The Collegian
Sunday, January 23, 2022

39

Current active cases

172

Total cumulative cases

97.7%

Reporting students vaccinated

93.9%

Reporting faculty/staff vaccinated

Bipartisan infrastructure bill will provide funds for Virginia’s roads, bridges

<p><em>Virginia State Capitol | Courtesy of the&nbsp;Capitol/Creative Commons.</em></p>

Virginia State Capitol | Courtesy of the Capitol/Creative Commons.

The passage of President Joe Biden’s $1 trillion infrastructure bill will allocate funding necessary to improve Virginia’s infrastructure, including $7.7 billion for highway and bridge repairs.

The Infrastructure Investment and Jobs Act, signed into law on Nov. 15, was created to rebuild America’s roads, bridges and rails, according to a fact sheet from the White House. It will also expand the country’s responses to climate change, sustainable public transportation and systemic environmental discrimination. 

The act will also support the creation of widespread high-speed internet, new infrastructure jobs and access to clean drinking water, according to the bill’s summary.

“I truly believe that 50 years from now, historians are going to look back at this moment and say, ‘That’s the moment America began to win the competition of the 21st century,’” Biden said in a speech during the signing of the bill on the South Lawn of the White House on Nov. 15.

After passage of the bill, the U.S. Department of Transportation released statements for how the act would help each of the 50 states. 

“The need for action in Virginia is clear, and recently released state-level data demonstrates that the Bipartisan Infrastructure Law will deliver for Virginia,” the statement for Virginia read. “For decades, infrastructure in Virginia has suffered from a systemic lack of investment.”

Virginia will get an increase in federal transportation and infrastructure funding by one-third, according to a report from the American Road & Transportation Builders Association.

“Watching this incredible piece of legislation become a law was truly inspiring,” Richmond Mayor Levar Stoney wrote in an email to his supporters after he had attended the bill signing.  “This is what it looks like when the government is working — this is how progress is made.”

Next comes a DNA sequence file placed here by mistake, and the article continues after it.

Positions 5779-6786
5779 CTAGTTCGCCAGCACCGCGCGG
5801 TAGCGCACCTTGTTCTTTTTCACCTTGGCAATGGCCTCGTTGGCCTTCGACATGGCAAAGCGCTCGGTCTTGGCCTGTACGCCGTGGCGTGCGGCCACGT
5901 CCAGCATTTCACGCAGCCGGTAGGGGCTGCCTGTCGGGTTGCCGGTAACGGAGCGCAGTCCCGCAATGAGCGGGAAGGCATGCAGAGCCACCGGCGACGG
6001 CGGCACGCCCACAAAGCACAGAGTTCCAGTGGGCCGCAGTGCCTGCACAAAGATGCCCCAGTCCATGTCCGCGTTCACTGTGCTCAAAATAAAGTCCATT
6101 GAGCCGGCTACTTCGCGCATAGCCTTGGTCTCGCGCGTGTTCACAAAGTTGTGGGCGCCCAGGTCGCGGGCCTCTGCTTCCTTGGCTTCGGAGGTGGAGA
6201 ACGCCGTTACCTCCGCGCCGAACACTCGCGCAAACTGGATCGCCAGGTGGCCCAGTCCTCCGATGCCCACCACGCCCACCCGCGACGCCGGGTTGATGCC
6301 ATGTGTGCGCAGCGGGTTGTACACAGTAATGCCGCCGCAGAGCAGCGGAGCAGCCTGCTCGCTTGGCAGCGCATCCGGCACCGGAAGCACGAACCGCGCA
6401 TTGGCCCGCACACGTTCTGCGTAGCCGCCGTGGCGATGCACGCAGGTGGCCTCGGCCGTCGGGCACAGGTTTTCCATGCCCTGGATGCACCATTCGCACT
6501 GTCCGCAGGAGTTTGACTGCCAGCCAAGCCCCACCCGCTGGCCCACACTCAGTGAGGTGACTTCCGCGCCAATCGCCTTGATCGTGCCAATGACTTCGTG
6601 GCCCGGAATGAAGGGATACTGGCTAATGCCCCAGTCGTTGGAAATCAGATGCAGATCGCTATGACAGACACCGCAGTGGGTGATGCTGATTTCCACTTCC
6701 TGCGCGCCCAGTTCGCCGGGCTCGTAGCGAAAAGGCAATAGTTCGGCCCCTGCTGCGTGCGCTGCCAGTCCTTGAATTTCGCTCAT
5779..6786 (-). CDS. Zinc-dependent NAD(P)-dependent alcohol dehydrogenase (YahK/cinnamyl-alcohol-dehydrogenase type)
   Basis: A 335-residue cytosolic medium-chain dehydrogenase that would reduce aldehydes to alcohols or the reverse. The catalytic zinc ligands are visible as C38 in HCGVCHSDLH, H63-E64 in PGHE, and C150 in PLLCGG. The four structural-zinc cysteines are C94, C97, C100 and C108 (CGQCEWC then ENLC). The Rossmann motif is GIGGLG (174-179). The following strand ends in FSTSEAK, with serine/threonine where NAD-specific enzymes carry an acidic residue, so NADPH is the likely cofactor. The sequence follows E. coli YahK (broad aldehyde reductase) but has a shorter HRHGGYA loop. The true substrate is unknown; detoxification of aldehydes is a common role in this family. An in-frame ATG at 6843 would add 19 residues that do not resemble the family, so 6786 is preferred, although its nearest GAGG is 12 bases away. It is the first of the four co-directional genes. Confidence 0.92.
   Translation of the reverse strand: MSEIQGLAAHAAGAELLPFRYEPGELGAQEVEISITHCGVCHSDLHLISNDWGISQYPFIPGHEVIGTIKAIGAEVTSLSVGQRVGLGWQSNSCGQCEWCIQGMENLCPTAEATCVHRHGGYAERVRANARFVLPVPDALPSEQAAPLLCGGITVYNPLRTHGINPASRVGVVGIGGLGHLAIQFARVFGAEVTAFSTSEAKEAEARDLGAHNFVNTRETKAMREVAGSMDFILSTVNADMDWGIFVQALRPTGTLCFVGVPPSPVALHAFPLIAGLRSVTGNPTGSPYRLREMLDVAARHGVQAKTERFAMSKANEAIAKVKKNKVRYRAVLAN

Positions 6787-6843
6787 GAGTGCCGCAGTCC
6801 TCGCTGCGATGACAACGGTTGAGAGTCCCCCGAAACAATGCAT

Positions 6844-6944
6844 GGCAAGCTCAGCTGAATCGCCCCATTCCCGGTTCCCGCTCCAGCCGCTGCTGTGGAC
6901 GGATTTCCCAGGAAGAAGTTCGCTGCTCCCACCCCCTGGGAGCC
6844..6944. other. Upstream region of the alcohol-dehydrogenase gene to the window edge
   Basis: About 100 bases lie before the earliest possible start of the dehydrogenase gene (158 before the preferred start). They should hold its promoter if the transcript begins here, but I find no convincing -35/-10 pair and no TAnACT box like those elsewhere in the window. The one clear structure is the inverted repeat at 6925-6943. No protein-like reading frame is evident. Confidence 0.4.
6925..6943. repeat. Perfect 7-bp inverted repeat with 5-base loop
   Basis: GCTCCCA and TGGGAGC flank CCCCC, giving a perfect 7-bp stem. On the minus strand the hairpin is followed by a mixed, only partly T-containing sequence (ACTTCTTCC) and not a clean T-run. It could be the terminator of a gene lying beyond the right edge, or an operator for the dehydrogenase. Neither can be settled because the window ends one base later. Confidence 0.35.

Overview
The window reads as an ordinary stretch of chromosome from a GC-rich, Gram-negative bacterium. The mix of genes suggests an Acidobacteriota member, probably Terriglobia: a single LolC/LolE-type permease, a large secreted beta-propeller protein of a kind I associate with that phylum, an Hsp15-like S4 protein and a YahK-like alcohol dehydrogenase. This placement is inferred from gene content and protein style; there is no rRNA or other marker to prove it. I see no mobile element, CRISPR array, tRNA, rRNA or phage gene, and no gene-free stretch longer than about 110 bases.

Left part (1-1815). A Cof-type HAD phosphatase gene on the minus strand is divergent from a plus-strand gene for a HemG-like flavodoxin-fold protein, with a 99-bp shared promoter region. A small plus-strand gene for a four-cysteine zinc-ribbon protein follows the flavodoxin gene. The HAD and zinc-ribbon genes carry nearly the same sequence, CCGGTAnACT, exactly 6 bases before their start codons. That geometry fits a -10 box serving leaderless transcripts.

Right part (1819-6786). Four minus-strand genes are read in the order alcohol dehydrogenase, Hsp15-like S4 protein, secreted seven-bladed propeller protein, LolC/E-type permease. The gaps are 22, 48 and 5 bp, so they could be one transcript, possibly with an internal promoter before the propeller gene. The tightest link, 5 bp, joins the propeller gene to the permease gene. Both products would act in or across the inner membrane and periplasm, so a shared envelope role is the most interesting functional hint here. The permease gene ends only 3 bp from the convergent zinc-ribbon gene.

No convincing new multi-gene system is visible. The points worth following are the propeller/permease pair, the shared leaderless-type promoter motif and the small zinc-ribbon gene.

Over the next five years, Virginia will receive approximately $7.7 billion in federal highway formula funding for highways and bridges, according to the statement. 

Virginia will also receive $43 million over the next five years through the Fixing America’s Surface Transportation Act. The FAST Act supports highway traffic safety programs to reduce vehicle-related accidents and deaths. 

Local Virginia governments will also be able to compete for a new $6 billion funding program called Safe Streets for All, an initiative to reduce crashes and fatalities among pedestrians, according to the fact sheet.

Virginia will use SMART SCALE, a project prioritization process, “to identify projects that provide the best bang for the buck, Marshall Herman, a representative from the central office of the Virginia Department of health, wrote in an email to The Collegian on Nov. 30.

Enjoy what you're reading?
Signup for our newsletter

“During Virginia's last call for projects, we received $6.3 billion in requests for $1.4 billion in available funding,” Herman wrote in the email. “This means we have a prioritized list of potential improvements on the shelf that could benefit from the funds in this bill.”

The bill would provide more than $500 million to help address climate change, according to VDOT. The bill will increase funds for electric vehicle charging stations and includes money to help reduce carbon emissions from the transportation sector.

The bipartisan infrastructure law also aims to create healthier, more sustainable options for people that use public transportation. About 10% of Virginia’s transit vehicles are past their useful lifespan, according to the statement .

Based on formula funding alone, about $1.2 billion will be allocated to Virginia over the next five years to improve public transportation options, according to the DOT’s statement, to reduce travel times while improving sustainability and accessibility.

Contact copy chief Madyson Fitzgerald at madyson.fitzgerald@richmond.edu.  

Support independent student media

You can make a tax-deductible donation by clicking the button below, which takes you to our secure PayPal account. The page is set up to receive contributions in whatever amount you designate. We look forward to using the money we raise to further our mission of providing honest and accurate information to students, faculty, staff, alumni and others in the general public.

Donate Now